I am sorry that House B was a disappointment. I don't find the stream that leads to the Bay a problem, but we have one in our backyard too. Our dd knows that she is not allowed in the backyard - under pain of no "tell me a story" time at night. She is five and it hasn't been a problem. We go out there and wade and find tadpoles, little fish, and crayfish. We both have D-ring nets to look for macroinvertebrates. We take pictures to compare the status of the stream from time to time and just have fun (even in the snow).

    Good luck finding a respite in a church and a house.

    Kathy

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  16. Oh Jen I feel so awful right now for your family. But on the bright side and I don't know if this will help much you and Charlie are very intelligent, educated, common sense people and...I don't know what the "and" is it will all work out, I know that doesn't help much. For some reason in the end it will all make sense. I can't believe the trouble you're having finding a home. It's a buyer's market out there. I wouldn't buy HOuse A simply because it's overpriced and it has soooooo much work to be done. THe owners are crazy. The way I see it, it's the inheritors trying to get every last dime of dad's estate. Tell them to keep it on the market and I bet they come back to you guys in a couple of weeks dropping the price low low low and begging you to buy it. They have to see for themselves it won't sell at the price they want. And the creek behind you is a little daunting but nothing a fence won't fix.
    East coast drivers are ass clowns, ass wipes, assholes and I detest driving anywhere near the east coast region. They're impatient, inconsiderate and rude.
    I'm praying you all regain your sanity very soon. The kids are fine it's you and Charlie that may need a hospitalization on the psyc ward before it's all over. Keep your wits about you. Trust your gut and give it a little more time. It will get better I promise. OH yeah the metro - you're right it's robots and zombies. no one smiles it's all ipods and reading i'm surprised they get off at the right stop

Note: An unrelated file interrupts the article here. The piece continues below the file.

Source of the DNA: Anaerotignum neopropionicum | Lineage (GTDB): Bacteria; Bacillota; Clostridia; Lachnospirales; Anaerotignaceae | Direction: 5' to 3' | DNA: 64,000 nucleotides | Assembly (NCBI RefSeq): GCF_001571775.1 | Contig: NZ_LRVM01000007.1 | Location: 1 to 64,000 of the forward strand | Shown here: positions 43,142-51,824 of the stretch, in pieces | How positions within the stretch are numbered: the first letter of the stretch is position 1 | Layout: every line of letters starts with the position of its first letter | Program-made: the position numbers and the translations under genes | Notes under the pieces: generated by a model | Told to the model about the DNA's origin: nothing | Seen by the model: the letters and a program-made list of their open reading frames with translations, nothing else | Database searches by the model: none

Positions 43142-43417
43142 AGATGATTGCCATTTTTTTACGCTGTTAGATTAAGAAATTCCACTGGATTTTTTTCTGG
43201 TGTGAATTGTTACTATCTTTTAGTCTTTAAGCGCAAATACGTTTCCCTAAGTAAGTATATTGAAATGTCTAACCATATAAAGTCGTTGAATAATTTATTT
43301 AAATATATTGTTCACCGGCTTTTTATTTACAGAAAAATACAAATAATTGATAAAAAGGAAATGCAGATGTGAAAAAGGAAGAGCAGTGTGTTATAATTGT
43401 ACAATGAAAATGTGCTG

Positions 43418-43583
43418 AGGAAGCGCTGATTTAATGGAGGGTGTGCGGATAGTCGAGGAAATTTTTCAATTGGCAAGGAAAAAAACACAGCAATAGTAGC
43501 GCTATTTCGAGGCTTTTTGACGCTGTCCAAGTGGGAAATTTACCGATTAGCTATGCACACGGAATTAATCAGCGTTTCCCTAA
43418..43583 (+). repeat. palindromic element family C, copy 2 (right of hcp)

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  17. I can only imagine what a nightmare this all is to you. Yes, the folks in Virginia are bad drivers (sorry Virginians, but it's true) we witness it constantly down here being so close to the border. I think you are trying to bite off more than you can handle at once. Figure out what school you want the children to go to and then rent a house or an apartment in that district. This way you can slow down your search and find what you are really looking for. Otherwise you may make a hasty decision that you'll regret later. Just my opinion.

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  18. I can relate to your feelings of being lost and wanting nothing more than to go home. Moving from AZ to FL 3 years ago almost killed me. I swear! I hated everything. Hated the grocery stores that were not MY stores, hate the stupid roads that change names a dozen of times in a 2 mile drive. Hated the bugs, Hated the people, hated the house, the yard, the nieghbors...
    I was miserable for several months.
    Then things kind of started settling in, and becoming 'normal'.
    I stopped hating everything and started finding little things I liked.
    It was a s.l.o.w. process, but Tuesday will be our 3 year anniv of living in FL and I have to say, I really like it here.
    I miss home, but I have found things here that I can now love. Like a friend, (that helped alot). She was also new to Fl so we helped each other.
    I hope that you will soon find some peace with your decision to move.
    At the very least think of the adventure you are having.
    good luck!

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  19. BlackOrchid8/1/10, 4:29 PM

    Oh Jen!

    There is just this "Mid-Atlantic Stress Cloud" that I don't think people not in the area understand. I live in the Mid-Atlantic and whenever I go out West, down South, or even to the Northeast or Midwest it's like "why don't we live HERE?!?!"

    And having been to San Diego many times - I mean, I'm sorry, there is just nowhere else like it.